Nepal hails shortest man, shuns tallest womanNovember 27th, 2010 - 2:35 pm ICT by IANS
By Sudeshna Sarkar
Kathmandu, Nov 27 (IANS) He is hailed as a “Little Buddha” and draws amazed crowds wherever he goes. While the Himalayan nation celebrates Khagendra Thapa Magar’s world record as the shortest man at 22 inches, the story of Urmila Chaudhary, the tallest teen in the country, is that of discrimination and suffering.
Though the same age as Khagendra who has been named Nepal’s ambassador to promote tourism, 18-year-old Urmila stands at seven feet three inches, evoking gawking and unkind remarks wherever she goes.
“Who will marry this giraffe of a girl?” is the common response she faces in her village.
While Khagendra, who was officially recognised as the world’s shortest man by the Guinness Book of World Records last month and is looking forward to new honours in 2011, to be celebrated as Tourism Year, Urmila is struggling for her life in Kathmandu’s Miteri Hospital.
Two hospital beds have been clubbed together to accommodate the teen, who tried to kill herself after she flunked the school-leaving examination, dubbed Nepal’s Iron Gate because of the high incidence of failure.
Her father died when she was young and her mother, Chandra, and brother Arjun, eke out a meagre livelihood collecting firewood and selling it to villagers in Siraha in southern Nepal.
The girl was driven to try to take her own life after she became an object of derision in her village where she was regarded as a monstrosity.
“Urmila suffered from an excessive secretion of growth hormones, which caused her unusual growth,” says Janu Khadka, a doctor at the hospital.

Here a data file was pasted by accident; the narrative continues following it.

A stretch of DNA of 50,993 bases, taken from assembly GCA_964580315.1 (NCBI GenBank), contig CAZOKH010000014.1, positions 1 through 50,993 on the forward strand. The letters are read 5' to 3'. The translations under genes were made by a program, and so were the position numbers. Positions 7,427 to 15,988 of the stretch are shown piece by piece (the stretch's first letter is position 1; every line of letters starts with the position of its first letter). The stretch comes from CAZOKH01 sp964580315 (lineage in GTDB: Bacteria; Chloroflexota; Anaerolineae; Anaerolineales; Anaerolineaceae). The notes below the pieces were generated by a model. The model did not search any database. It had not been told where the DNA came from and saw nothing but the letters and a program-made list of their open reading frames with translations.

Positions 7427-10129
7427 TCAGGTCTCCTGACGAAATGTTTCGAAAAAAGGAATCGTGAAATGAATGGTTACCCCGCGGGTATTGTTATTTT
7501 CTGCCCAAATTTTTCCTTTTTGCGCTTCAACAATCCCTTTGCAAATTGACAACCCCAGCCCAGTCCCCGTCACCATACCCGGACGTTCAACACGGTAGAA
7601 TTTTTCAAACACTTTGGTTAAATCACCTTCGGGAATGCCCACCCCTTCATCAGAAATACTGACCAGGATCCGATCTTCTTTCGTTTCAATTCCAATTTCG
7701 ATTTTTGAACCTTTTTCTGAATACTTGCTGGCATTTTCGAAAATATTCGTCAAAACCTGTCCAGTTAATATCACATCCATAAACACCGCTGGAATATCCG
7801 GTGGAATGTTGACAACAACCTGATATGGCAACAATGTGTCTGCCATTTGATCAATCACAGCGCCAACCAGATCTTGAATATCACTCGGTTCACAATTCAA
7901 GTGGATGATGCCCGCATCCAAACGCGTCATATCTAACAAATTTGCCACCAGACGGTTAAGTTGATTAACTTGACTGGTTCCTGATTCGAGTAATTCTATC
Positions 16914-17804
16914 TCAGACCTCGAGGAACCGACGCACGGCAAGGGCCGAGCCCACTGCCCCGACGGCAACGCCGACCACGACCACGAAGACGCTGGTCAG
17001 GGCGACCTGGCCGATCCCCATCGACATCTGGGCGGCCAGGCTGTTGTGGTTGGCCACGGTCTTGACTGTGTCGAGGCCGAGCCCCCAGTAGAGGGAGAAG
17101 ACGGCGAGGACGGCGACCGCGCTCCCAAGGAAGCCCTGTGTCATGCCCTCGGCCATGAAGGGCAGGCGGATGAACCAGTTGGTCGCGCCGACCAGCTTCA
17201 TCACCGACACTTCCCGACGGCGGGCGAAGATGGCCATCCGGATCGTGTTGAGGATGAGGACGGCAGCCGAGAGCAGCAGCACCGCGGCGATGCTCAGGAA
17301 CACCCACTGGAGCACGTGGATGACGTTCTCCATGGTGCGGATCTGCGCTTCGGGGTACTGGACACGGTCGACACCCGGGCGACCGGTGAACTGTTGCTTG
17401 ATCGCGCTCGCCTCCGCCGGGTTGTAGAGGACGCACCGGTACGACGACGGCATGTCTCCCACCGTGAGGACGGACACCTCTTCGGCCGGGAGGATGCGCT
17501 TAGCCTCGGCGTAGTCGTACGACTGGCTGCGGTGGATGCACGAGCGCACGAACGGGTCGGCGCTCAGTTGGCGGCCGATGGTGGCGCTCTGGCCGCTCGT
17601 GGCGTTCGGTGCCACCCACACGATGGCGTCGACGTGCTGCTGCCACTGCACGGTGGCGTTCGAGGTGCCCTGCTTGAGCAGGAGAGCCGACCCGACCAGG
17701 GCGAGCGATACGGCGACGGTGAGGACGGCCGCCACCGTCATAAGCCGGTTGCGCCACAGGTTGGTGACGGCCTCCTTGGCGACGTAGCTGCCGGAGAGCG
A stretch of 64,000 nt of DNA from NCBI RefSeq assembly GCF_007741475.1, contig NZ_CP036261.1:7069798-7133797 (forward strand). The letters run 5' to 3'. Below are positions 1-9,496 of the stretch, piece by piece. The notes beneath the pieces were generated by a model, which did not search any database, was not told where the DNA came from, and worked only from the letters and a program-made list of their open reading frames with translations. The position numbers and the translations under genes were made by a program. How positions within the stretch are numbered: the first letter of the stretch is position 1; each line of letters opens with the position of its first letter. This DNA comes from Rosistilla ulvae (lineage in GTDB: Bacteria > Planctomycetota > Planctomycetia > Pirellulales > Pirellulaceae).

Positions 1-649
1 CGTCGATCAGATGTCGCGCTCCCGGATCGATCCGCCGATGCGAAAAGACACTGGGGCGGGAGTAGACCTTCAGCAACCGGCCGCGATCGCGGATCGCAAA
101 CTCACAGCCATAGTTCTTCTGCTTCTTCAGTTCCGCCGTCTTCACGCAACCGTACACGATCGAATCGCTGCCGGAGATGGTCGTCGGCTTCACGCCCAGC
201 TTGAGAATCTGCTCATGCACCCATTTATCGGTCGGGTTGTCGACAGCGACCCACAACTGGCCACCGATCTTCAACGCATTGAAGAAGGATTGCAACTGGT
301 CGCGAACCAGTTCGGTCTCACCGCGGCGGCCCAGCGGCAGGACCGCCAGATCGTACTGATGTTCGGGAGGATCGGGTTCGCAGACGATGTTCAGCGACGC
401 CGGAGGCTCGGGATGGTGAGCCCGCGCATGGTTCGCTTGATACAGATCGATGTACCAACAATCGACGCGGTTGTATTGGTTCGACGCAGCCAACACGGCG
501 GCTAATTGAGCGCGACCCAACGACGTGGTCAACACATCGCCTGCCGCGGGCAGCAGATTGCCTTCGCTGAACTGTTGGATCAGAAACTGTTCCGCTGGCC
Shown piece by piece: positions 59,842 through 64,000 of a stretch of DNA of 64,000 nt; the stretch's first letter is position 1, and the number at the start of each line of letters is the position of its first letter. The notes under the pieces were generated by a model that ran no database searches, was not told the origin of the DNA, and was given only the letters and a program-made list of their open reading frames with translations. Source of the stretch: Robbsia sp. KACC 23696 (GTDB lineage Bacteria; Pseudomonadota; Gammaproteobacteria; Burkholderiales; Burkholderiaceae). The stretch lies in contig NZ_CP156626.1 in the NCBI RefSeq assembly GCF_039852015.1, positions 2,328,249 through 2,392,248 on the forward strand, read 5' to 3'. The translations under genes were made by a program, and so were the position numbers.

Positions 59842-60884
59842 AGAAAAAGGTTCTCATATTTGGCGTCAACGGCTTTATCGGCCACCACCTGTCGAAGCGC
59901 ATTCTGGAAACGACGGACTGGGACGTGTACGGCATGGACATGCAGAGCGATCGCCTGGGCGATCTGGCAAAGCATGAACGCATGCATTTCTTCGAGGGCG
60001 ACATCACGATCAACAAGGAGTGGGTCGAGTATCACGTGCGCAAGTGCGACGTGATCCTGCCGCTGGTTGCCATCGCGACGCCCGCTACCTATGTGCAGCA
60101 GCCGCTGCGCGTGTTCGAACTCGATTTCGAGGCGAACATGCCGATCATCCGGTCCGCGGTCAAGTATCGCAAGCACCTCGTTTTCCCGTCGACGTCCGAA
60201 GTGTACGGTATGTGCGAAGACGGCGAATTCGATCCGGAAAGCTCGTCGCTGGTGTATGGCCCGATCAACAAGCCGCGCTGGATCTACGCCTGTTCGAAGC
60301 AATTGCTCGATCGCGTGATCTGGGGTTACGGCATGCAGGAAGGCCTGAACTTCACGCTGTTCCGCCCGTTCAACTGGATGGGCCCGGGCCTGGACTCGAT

Now, though she survived the suicide bid, she has been diagnosed with diabetes and tumour, driving her family to the verge of desperation.
“We need nearly Nepalese Rs.200,000 for an operation to remove the tumour,” Arjun said. “While the hospital has promised to help, we still need to raise a substantial sum ourselves. We don’t know how we will ever raise the money.”
Urmila belongs to the Tharu community, a people who were originally powerful landowners in the Terai plains. However, displaced from their own land by migrants from India as well as Nepal’s hills, they became slaves in their own country.
Though Nepal officially proclaims an end to untouchability at the start of every new government, the Tharus are still at the bottom of the social hierarchy.
In the remote Terai villages, where the caste system is rigid, they are still assaulted for approaching the village drinking water source and not allowed to enter temples or upper caste houses.
Siraha also has one of the highest incidences of atrocities against Dalits or untouchables.
The National Women’s Commission, the National Dalit Commission and the UN’s human rights agency in Nepal this week conducted an investigation in Siraha after reports that incidents of caste-based discrimination and gender-based violence were not being prosecuted, sometimes due to political pressure.
“The situation raises serious human rights concerns,” a joint press statement by the three agencies said.
“Dalit women are especially vulnerable and at risk. We urge the government of Nepal to act immediately to ensure access to justice for all individuals, especially to victims of these serious violations, consistent with national laws and international human rights standards,” it said.
(Sudeshna Sarkar can be contacted at email@example.com)
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